BRUSSELS — A Belgian court handed a one-year suspended prison sentence to a police officer on Friday over the shooting death of a two-year-old toddler who was in a van during a high-speed chase of suspected migrant smugglers.
The court in the southern Belgian city of Mons ruled that the police officer’s version of an accidental shooting was credible but also found that he had a share of responsibility for the child’s death.
According to local media, the van’s driver was sentenced to four years in prison while another alleged smuggler was acquitted. The smugglers were trying to reach Britain during the pursuit.
In May 2018, police wanted to check on a suspicious van making its way through Belgium and gave chase when the driver tried to evade them. Police shot at the van during the chase, striking two-year-old Kurd Mawda Shawri in the head. She later died of her injuries.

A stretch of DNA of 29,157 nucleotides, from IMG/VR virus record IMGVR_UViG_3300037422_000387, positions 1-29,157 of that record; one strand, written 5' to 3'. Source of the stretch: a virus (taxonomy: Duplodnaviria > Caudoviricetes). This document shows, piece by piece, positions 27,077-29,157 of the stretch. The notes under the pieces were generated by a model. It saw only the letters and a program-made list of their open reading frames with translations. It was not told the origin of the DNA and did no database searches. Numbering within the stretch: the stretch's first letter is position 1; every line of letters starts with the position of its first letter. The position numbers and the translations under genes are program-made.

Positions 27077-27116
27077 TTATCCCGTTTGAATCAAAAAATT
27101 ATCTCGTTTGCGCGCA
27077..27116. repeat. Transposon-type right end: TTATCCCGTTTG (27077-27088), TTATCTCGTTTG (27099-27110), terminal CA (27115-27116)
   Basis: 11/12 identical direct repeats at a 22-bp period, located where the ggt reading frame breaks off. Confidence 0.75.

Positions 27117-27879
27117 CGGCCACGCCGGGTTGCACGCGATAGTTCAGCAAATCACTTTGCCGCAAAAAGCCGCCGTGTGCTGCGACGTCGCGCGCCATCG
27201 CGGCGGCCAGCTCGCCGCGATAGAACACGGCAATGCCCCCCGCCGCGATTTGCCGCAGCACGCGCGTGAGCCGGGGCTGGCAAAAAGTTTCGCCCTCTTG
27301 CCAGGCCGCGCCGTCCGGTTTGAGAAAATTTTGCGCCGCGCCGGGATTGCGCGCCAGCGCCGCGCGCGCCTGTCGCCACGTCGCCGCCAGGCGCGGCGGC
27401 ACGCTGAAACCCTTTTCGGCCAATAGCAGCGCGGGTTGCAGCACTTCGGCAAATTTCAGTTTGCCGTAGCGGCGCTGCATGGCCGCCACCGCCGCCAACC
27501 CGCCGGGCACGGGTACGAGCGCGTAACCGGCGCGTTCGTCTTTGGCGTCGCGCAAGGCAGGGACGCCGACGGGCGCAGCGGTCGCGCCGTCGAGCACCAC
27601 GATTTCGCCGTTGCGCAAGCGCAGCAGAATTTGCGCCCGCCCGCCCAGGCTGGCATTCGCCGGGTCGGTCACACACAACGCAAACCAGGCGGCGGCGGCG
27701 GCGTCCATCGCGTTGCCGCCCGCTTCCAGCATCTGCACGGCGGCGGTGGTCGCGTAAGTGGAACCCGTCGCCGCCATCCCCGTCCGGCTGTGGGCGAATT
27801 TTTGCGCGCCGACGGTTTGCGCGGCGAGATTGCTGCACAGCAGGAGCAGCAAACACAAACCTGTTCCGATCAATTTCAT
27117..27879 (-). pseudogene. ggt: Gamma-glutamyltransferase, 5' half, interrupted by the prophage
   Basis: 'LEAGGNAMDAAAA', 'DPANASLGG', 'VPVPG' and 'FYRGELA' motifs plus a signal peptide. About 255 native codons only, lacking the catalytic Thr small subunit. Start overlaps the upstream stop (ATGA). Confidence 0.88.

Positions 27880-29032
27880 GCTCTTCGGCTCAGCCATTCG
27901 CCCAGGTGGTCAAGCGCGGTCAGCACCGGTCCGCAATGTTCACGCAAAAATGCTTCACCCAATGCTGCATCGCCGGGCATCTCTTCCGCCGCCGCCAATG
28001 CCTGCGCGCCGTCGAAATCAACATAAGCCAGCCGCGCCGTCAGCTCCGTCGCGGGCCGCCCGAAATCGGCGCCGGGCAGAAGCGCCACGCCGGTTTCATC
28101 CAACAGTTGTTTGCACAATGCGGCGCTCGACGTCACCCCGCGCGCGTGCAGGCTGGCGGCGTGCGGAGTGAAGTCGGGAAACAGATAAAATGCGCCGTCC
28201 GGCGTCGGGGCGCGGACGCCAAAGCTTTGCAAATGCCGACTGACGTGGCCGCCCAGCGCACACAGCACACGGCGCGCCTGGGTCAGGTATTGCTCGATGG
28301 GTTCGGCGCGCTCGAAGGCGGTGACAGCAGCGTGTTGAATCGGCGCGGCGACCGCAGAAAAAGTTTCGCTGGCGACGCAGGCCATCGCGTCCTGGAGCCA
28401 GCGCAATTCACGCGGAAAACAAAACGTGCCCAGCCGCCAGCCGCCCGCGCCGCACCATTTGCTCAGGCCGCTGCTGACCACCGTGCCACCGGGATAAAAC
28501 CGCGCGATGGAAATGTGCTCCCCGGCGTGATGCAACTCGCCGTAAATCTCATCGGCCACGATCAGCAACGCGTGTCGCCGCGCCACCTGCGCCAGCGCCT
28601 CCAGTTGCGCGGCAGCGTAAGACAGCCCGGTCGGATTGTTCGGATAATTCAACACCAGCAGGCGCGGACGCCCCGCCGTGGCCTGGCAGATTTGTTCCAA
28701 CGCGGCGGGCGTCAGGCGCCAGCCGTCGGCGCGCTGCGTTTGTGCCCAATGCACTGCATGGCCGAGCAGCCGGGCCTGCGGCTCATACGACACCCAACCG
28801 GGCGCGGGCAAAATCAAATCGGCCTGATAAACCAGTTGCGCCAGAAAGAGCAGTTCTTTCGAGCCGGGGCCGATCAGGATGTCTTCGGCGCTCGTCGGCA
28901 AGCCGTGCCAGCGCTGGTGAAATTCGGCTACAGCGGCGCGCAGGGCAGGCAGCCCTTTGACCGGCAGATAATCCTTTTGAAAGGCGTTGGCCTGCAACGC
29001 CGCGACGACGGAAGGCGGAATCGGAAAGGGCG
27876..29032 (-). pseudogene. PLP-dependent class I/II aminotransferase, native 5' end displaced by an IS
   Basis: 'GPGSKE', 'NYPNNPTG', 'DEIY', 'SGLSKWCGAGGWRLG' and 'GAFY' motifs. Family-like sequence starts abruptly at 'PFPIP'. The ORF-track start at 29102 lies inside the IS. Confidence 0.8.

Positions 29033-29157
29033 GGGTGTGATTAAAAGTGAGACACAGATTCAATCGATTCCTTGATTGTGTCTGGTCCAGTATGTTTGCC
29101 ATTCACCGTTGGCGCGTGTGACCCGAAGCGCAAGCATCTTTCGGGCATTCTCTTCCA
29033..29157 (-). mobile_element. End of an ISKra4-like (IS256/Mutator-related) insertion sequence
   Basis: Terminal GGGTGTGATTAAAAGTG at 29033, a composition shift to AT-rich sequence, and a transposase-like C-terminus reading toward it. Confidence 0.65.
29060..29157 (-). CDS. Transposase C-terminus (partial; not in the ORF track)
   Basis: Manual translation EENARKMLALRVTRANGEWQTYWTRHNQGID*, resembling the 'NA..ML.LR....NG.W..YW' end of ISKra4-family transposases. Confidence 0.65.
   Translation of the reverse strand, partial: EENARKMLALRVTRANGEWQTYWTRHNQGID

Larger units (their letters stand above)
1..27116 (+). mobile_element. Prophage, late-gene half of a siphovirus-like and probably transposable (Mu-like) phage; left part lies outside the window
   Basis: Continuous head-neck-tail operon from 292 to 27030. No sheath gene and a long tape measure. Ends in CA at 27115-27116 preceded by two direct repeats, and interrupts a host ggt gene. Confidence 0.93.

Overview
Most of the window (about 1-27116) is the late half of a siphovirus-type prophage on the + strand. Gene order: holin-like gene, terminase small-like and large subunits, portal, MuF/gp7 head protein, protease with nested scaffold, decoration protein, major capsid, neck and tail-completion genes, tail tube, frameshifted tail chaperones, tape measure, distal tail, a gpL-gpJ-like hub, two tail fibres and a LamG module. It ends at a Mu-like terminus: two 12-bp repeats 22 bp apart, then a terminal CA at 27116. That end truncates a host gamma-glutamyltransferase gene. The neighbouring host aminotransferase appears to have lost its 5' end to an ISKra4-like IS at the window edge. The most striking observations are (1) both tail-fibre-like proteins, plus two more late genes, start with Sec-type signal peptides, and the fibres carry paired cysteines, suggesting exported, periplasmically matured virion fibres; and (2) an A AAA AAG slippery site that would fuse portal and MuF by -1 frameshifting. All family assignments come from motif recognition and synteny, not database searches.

Belgian authorities said pursing officers shot at the car to try and stop it and had no intention of targeting the people inside. The police officer who took the shot said he tried to puncture the vehicle’s left front tire and force it to come to a stop. In all, 30 people were in the van including Mawda’s brother and parents.
The police officer said he fired his weapon after the van swerved in the direction of the police car. The court said using a gun to puncture a tire was a disproportionate use of force that put the van’s passengers, as well as other road users, in danger.
Mawda’s death has become a symbol for many Belgians of the injustice that confronts migrants and refugees fleeing their homelands to seek a better life in Europe. On Friday, demonstrators gathered outside the courthouse to support Mawda’s family.
Earlier Friday, migration minister Sammy Mahdi told local broadcaster RTBF that Mawda’s parents have been granted permission to remain in Belgium indefinitely and would no longer need to annually renew a temporary residence permit.
Among those who supported the “Justice For Mawda” campaign on social media are musicians Peter Gabriel and Roger Waters and British director Ken Loach.